Chairman of the executive Ross Welch explains why HCSA members have an important role to play in building the collective voice of Hospital Consultants & Specialists.
At every level – national, local and personal – the HCSA is today recognised as a leading professional association representing hospital consultants, staff and associate specialists, specialty doctors and specialist trainees.
As a negotiating body, we engage with employers and key policy-makers, while locally we guard collective terms and conditions at hospitals and trusts across the UK health service.
Among individual members we have attracted widespread admiration for our expert representation on the ground.
As the “businessification” of the NHS continues and job planning becomes more and more pernicious, medical and dental staff are increasingly becoming embroiled in difficult and complex issues with their local employer.
The number of individual and collective cases grows incrementally every year, meaning that today membership of a union has become an essential that no employee can afford to go without.
HCSA members will be aware of the fantastic level of support and advice that our team of National Officers provide on a personal basis, underlying why our annual membership fee is worth every penny.
Yet many colleagues are still members of no organisation at all – a matter of great concern to the HCSA, as it should be to us all. When they almost inevitably do need professional support, they have none.
Recognition works the other way around too.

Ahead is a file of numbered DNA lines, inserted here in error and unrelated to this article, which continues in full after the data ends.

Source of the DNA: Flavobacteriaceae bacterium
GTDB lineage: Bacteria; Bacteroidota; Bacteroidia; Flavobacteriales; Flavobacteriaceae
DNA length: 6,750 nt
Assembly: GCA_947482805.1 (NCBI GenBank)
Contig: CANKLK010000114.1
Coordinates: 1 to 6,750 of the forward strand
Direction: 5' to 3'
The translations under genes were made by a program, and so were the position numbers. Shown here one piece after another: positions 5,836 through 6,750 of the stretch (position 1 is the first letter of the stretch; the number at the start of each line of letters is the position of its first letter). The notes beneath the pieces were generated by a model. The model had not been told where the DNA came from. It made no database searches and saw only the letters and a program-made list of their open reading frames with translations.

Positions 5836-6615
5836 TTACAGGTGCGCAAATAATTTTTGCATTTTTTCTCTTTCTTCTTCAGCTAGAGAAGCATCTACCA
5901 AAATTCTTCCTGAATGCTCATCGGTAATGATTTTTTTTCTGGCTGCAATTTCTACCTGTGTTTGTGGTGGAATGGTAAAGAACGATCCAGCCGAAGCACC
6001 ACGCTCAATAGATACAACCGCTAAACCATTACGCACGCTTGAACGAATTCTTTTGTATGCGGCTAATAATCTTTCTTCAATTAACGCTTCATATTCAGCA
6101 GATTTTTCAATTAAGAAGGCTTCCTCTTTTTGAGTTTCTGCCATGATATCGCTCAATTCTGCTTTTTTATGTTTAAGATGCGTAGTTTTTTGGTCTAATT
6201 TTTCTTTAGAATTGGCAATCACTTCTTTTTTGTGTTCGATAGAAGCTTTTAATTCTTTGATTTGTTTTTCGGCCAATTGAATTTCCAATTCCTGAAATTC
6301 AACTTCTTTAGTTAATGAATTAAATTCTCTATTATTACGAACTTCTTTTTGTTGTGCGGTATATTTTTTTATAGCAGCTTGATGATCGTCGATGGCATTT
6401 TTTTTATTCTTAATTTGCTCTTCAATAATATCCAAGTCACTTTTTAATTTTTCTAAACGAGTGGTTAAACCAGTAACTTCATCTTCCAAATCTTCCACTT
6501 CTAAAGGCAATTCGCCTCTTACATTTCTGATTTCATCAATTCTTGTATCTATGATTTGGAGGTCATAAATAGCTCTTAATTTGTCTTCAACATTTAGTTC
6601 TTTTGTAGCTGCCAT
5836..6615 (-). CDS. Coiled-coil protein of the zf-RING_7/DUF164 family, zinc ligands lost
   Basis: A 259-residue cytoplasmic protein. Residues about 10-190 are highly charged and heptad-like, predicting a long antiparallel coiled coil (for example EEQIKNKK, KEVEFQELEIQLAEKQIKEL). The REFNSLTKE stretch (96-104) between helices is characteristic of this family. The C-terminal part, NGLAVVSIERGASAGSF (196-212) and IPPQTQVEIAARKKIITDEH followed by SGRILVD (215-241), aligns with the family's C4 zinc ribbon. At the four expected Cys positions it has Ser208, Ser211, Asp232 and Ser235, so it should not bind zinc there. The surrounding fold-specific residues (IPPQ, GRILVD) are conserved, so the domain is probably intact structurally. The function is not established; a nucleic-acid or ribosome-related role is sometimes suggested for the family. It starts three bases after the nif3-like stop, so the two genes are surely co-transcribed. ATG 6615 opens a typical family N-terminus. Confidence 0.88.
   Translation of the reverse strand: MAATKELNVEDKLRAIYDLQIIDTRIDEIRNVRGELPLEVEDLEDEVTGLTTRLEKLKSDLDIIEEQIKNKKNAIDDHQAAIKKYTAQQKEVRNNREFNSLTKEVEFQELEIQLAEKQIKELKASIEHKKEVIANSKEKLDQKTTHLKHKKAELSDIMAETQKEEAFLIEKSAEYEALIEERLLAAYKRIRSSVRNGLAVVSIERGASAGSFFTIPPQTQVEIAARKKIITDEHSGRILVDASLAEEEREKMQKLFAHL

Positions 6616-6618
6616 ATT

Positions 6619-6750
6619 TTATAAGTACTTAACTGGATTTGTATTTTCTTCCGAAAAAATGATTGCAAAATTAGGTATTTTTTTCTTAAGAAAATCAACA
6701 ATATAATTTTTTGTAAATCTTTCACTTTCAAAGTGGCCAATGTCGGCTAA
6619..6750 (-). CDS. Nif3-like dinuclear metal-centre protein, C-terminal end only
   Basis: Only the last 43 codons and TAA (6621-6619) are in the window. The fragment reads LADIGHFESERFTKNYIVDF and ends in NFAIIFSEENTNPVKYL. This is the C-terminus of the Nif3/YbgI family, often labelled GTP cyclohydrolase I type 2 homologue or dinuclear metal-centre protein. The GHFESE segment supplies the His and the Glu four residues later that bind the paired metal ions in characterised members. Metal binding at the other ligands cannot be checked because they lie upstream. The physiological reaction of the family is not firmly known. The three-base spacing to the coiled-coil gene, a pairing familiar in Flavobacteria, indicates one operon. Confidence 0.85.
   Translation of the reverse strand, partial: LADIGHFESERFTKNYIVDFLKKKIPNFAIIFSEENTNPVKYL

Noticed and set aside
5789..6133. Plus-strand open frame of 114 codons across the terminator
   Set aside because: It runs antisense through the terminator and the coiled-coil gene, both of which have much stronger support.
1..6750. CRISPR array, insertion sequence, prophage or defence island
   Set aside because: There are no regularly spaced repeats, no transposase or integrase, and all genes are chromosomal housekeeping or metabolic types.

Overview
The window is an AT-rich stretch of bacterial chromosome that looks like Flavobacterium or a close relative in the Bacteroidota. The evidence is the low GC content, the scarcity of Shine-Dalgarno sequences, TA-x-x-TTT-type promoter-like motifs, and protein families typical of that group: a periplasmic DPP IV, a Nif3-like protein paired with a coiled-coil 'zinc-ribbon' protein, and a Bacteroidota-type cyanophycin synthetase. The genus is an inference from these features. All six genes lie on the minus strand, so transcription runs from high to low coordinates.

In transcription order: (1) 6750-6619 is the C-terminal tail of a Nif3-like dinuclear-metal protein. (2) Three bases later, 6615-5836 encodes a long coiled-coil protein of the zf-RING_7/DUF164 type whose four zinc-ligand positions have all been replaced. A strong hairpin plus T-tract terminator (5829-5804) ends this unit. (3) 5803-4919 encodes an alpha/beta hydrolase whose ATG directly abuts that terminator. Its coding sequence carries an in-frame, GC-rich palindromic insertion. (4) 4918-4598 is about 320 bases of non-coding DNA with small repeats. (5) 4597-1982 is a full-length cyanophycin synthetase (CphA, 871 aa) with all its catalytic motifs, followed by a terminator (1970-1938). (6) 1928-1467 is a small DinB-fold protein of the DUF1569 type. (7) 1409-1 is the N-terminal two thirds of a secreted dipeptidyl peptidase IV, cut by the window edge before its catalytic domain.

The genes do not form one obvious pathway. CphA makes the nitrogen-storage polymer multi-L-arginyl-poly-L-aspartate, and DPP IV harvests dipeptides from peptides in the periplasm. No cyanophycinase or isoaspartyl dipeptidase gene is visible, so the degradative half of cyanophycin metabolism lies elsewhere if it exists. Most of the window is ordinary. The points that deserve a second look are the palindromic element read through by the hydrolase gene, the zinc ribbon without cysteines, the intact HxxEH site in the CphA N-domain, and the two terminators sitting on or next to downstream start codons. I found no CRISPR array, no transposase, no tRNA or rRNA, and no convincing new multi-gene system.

HCSA members should be recognised for this within local sites – both as “go-to” individuals for the value of their opinions and as representatives and recruiters of the association, seeking to influence non-member colleagues of its many benefits.
Equally, at a local level, HCSA recognises the importance of being present on all Trust staff negotiating committees to help ensure that the voices of our profession and association are heard.
As the only union and professional association dedicated solely to hospital doctors, as observers we sit alongside other health unions on the national NHS Staff Council in talks with NHS employers and government, a position we have held since 2013. We also sit on the national and local Social Partnership Forums – bodies that directly engage with employers and government on policy and strategy issues.
Members of those same unions sit locally on Joint Staff Negotiating Committees (JSNCs) opposite trust-level employers – an increasingly critical forum as negotiations with trusts on local terms and conditions replace national contracts, which are being diluted and sidelined.
It is here that the HCSA can and should be on the list of organisations recognised by a trust – the prerequisite for JSNC membership. This is the place where our HCSA Hospital Representatives can play a crucial role, being part of the collective staff side along with many of our fellow TUC affiliates, adding our voice to that of our colleagues. We already have local recognition in many trusts but we can improve our density.
So we continue to press forward on this front – greater local collective recognition. But HCSA remains focused on the legitimate goal of national recognition at negotiations. This for too long has been the preserve of the BMA alone.
Alongside the HCSA’s position on the NHS Staff Council, where terms and conditions affecting the whole NHS workforce are negotiated, recent talks on consultant and trainees’ contracts have seen the HCSA engaged in frequent in-depth discussion with NHS Employers and the Department of Health.
Yet still, while the historical matter of formal national “recognition” today seems almost moot, the HCSA remains committed to achieving the final piece of the jigsaw – challenging the historical position that grants special privileges for direct negotiations.